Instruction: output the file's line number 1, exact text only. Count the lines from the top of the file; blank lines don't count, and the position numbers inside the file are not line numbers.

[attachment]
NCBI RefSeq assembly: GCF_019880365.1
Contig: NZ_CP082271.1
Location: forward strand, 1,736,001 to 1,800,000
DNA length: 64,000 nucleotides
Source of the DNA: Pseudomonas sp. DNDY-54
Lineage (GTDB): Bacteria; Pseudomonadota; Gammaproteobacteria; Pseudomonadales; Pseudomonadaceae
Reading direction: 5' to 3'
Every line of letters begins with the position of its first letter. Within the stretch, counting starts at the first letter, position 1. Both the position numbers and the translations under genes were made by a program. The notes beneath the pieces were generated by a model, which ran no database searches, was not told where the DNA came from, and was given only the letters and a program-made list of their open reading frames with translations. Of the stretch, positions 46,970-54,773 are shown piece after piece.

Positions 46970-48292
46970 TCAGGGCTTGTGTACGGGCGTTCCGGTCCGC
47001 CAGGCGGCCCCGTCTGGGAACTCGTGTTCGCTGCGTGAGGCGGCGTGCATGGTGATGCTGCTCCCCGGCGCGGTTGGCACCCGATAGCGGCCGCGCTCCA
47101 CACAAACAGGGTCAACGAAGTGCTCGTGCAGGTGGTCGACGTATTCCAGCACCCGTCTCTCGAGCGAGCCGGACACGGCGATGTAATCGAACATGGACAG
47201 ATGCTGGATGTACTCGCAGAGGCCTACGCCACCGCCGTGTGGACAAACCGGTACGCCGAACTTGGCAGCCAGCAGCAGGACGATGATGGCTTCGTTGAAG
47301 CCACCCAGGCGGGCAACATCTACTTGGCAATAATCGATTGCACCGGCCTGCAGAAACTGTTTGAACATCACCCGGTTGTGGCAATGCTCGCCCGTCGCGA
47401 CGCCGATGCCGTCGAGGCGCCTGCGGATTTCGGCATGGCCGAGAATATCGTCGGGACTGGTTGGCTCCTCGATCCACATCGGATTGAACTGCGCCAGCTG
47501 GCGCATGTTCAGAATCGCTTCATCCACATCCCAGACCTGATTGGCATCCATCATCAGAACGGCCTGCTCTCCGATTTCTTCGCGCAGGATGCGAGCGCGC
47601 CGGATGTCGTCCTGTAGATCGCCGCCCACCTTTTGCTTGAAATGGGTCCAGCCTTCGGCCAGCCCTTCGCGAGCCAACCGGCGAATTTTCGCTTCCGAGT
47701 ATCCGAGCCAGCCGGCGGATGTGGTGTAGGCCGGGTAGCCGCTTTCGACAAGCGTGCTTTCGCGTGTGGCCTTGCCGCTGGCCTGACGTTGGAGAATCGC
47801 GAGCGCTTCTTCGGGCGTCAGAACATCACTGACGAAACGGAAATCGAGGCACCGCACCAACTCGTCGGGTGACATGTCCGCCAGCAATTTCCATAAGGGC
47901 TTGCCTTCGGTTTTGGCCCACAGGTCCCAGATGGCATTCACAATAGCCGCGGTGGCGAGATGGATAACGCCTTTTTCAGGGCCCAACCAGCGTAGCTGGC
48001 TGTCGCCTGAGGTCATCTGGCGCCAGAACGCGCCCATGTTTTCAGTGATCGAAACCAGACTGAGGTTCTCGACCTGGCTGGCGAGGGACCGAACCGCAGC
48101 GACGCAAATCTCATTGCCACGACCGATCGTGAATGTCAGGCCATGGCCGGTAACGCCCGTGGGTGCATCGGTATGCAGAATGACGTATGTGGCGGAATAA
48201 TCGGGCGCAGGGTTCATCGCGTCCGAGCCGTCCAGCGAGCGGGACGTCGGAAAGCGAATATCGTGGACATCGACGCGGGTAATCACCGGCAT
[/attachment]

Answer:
NCBI RefSeq assembly: GCF_019880365.1